The musical episode wasn't the only thing on the minds of those participating in Tuesday's conference call with Jeff Pinkner and J.H. Wyman, the executive producers of Fringe.
Warning: while what you are about to read does contain spoilers, they are once again quite mild. Fringe's EPs lead by example, not revealing much about upcoming episodes. I know, I know. I also was rather disappointed yet, at the same time, quite impressed.
The topic of spoilers was touched upon during the conference call. While they do consider it flattering that there are individuals who are so into Fringe that they will try to get their hands on the material early, keeping future Fringe plots under wraps is important to the team and the executive producers; and apparently said team is very invested in the project. Consequently, everyone at the show has been doing a great job at keeping the materials safe and sound. I don't know about you, but knowing that there is a dedicated, invested team that works together to keep things going and doesn't feel the need to show off and put the material at risk makes me like the show even more.
Jeff Pinkner also pointed out something very interesting: while a couple of years ago, whomever had a piece of information would hurry to share it with the world, it seems that the pendulum has now swung the other way. These days, it's more common for people who discover secrets to keep said secrets to themselves. I certainly hope that this is the case. I would love it if the discussion surrounding a show really became about the story, the plot, the characters, the underlying philosophy, inspiring reflections about day-to-day issues, rather than degenerating into gossip about the show's lead actors.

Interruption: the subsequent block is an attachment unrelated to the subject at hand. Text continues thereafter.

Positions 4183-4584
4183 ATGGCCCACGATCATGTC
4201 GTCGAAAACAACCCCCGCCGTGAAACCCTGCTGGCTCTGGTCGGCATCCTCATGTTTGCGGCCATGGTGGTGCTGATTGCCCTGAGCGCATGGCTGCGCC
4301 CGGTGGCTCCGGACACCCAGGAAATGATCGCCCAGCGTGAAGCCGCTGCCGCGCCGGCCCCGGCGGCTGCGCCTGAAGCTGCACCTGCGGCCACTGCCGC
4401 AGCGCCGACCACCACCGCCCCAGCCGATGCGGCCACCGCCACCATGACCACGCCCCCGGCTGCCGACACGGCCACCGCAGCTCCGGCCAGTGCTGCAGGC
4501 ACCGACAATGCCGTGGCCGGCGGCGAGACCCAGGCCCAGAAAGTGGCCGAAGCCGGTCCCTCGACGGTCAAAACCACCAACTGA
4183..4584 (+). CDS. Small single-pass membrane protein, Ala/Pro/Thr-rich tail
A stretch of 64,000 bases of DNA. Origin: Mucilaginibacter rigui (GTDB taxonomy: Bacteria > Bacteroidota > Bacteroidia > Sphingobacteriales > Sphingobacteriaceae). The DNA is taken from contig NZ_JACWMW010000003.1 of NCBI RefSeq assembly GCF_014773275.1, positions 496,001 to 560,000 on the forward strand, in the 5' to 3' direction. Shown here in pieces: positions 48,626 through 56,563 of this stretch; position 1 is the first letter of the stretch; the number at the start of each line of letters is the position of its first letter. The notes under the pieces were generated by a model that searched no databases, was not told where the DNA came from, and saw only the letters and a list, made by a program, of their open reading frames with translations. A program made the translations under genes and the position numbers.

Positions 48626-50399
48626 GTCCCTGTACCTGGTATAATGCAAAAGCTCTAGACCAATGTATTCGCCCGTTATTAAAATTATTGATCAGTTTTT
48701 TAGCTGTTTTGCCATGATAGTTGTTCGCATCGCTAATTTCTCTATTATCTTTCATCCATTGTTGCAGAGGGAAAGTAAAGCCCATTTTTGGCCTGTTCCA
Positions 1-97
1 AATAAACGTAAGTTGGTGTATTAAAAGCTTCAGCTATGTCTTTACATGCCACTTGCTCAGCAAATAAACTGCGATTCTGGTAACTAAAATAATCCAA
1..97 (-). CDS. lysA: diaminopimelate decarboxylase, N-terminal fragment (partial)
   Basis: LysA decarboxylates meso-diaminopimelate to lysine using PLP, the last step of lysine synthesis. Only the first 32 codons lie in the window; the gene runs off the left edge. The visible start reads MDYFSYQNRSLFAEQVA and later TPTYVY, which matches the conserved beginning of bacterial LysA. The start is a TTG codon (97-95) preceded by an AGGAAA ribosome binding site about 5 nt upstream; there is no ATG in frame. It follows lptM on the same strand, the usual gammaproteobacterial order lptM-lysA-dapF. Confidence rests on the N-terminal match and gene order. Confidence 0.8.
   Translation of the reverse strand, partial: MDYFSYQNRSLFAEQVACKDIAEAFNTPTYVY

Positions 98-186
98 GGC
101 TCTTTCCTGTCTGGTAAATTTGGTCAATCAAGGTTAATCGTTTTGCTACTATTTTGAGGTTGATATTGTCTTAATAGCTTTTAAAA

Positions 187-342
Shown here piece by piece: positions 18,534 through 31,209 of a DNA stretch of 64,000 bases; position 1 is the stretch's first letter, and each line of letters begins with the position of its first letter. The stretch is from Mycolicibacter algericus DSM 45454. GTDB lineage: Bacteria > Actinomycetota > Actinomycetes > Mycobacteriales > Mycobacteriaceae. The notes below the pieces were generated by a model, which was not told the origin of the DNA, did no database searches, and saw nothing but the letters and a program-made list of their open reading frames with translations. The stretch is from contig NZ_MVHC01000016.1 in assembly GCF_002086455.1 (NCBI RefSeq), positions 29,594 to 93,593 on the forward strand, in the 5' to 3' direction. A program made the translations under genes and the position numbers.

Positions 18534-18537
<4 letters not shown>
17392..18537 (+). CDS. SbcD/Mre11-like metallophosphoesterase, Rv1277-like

Come to think of it, this touches on the two most respectful ways of treating a show. The first is to trust the team behind it enough to work on your patience and wait for whatever officially comes though (this is a tough one for me to admit, since I'm a bit of a spoiler junkie!). The second is to not bring the show down to the level of mere gossip and speculation, especially a show like Fringe which deals with complex notions such as the nature of perception.